My tools range from the course -- the broad strokes of the words I use to weave a history to bring a world to the fictional point where our game play fits the context -- to the fine: To the tiny gears, springs and levers that make the smallest critter behave believable or the townsfolk of a world comment on their day as they go through it.

This all sounds like an ego trip, I'm sure, and I suppose in a way it is, but I'm mentioning all of this for a reason. Give me a chance to explain, and then you can tell me I'm vain. Smiling Read more»

To hell with writers, what you need is an editor!
Posted by Dopass.com [HTML][XML][PERM][FULL] on 9 November 2008, 12:43 am

I've been wondering for awhile now, how I was going to talk about this, but I think I'm just going to say it. The last time I talked about story and writing in games, I stirred up a bit of trouble, so I've been wondering if I should share the realization I've had recently... but it's too good not to share. Read more»

Quests in MMOs suck -- and it's your fault.
Posted by Dopass.com [HTML][XML][PERM][FULL] on 23 October 2008, 12:29 am

If you've paid any attention to my twitters recently, you probably saw a few comments about "to-do lists." These were parts of a conversation I was having with another developer about how the quests in modern MMOs don't feel like "quests" at all, but rather as errands or chores -- literally glorified to-do lists. I've done a lot of thinking about this lately, focusing on how to fix it. Read more»

Power to the People - a thought on "Authorial Control" in MMOs
Posted by Dopass.com [HTML][XML][PERM][FULL] on 5 October 2008, 9:16 pm

I've been struggling for awhile with an interesting problem. It's more like an observation that I have trouble reconciling, I guess. It's all based on the sense of dissatisfaction some folks have with the current generation of MMOs. I'm talking about a particular type of player; the type of player that gravitates more to say, EQ2 or Final Fantasy XI than say WoW or WAR. The type of player that, perhaps, laments the lack of things like "lore" or "story" -- Often they're the very same people complaining about the lack of the capability for players to change the world they play in, even in games that do try to offer players that very thing.

The problem is how to address what they really want, when it doesn't really match what they've asked for. There's a huge amount of "interpretation" in what MMO developers do, I think. We look at the complaints and comments of the players and we try to figure out what we can do to provide what they're looking for. The trick, and the trouble, comes from figuring out what they're really asking for, which brings me back to that observation... Read more»

The More Things Change...
Posted by Dopass.com [HTML][XML][PERM][FULL] on 29 September 2008, 12:36 am

I've been playing a lot of WAR, lately. I'm enjoying it, but I'm also struck by how familiar it all is. Now, before you snort knowingly and mutter "Warcraft did it," let me explain - I don't mean it feels like Warcraft. It's really more about how... old... it feels. Read more»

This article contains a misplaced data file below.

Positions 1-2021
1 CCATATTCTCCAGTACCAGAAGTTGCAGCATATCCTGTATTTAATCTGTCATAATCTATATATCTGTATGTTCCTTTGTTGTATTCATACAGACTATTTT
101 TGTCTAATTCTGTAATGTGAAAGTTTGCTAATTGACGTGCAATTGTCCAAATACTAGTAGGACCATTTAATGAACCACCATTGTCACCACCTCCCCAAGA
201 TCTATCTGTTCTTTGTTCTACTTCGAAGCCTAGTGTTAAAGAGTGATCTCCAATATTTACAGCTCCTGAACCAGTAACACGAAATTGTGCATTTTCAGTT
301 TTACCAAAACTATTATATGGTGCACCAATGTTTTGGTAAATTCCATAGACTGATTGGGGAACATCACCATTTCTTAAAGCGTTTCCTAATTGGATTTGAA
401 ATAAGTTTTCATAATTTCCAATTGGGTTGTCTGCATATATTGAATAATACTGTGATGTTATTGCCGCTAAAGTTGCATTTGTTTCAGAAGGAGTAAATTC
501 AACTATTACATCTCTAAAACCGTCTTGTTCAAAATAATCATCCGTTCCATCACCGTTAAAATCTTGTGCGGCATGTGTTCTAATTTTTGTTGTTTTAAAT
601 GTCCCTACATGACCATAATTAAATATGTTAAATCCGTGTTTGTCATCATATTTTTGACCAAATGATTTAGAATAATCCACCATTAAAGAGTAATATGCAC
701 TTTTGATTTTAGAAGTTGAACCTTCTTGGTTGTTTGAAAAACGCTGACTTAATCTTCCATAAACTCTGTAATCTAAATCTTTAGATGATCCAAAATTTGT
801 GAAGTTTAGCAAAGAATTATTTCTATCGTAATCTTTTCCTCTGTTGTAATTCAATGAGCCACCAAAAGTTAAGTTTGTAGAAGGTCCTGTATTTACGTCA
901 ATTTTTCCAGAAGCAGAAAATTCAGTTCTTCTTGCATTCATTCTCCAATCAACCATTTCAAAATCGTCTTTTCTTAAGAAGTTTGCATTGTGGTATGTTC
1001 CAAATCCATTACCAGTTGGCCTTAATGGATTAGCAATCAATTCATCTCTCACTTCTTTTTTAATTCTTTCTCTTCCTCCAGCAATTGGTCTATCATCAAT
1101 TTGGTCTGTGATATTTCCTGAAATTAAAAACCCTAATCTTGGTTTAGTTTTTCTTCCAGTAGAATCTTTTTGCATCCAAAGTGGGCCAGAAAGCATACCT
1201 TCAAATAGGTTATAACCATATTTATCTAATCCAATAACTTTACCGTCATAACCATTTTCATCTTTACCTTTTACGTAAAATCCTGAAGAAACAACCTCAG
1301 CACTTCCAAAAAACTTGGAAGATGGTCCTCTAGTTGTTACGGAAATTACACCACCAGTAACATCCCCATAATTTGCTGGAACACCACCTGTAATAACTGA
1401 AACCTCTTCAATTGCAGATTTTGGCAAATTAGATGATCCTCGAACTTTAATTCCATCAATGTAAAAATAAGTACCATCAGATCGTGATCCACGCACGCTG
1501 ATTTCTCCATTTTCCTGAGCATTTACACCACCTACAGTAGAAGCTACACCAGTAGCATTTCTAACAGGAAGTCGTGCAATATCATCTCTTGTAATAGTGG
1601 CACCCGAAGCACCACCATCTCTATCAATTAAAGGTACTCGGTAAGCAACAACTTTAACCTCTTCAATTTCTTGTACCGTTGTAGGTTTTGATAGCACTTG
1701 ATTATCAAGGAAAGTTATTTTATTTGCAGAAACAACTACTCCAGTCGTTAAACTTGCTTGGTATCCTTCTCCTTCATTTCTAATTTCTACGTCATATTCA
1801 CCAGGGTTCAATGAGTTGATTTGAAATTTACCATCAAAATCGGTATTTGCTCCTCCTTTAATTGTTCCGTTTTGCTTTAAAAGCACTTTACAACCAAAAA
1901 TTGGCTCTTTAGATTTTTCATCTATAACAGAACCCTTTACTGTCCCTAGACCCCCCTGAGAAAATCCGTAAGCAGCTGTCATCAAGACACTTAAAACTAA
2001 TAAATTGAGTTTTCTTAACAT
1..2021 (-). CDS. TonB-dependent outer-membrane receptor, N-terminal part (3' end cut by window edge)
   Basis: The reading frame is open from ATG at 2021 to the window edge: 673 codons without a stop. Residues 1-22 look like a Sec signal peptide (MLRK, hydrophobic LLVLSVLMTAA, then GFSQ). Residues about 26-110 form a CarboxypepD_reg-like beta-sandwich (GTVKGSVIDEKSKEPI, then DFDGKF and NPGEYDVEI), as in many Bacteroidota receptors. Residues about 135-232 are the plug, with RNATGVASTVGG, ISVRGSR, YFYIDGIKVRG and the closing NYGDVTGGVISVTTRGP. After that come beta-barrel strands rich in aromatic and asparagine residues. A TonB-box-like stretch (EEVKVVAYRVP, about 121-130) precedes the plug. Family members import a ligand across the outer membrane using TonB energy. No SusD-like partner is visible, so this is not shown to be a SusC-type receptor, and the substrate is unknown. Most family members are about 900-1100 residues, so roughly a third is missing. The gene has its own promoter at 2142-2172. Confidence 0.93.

Death Penalties are stupid
Posted by Dopass.com [HTML][XML][PERM][FULL] on 25 May 2008, 4:28 pm

I've been playing some Age of Conan this weekend, as I'm sure many of you can imagine. You know, despite not having a machine that can play the game at any sort of frame-rate a normal human being would call playable, I've been enjoying it... Enjoying it, that is, until now.

The problem is, as it often is in MMOs, death penalties... Read more»

If you think Health care is crazy in America, try dental insurance...
Posted by Dopass.com [HTML][XML][PERM][FULL] on 8 July 2008, 1:43 pm

In the game industry we, typically, get really good benefits from our employers. I wish I could say this was always true, but in general it can be said the benefits we get (in the form of health coverage, etc.) are pretty good compared to similar benefits packages from other industries in our pay ranges. The one place this is never true, however, is dental care. This isn't a problem with the game industry, however, it's the sad and sorry state of affairs in the dental and dental insurance industries. Read more»

Parents Television Council Issues Video Alert on "Sick" GTA IV
Posted by Dopass.com [HTML][XML][PERM][FULL] on 11 July 2008, 5:34 pm

Parents Television Council Issues Video Alert on "Sick" GTA IV -

Watchdog group the Parents Television Council has issued a "entertainment alert" condemning Grand Theft Auto IV as well as the CBS TV series Swingtown.

PTC president Tim Winter narrates:

Unfortunately, sex and violence often go together in today's media environment. That's especially true for many of the violent video games that are now flooding the marketplace. Topping them all for worst content is Grand Theft Auto. 


In the latest edition of, the player is a thug who gets points for having sex with prostitutes, running over pedestrians and even shooting police officers. And our research shows that many chidlren are able to buy this adult-rated video game far too easily. That's because the retailers don't have any consequenced for abiding by their own rules. We're asking major retailers to not carry this sick game at all...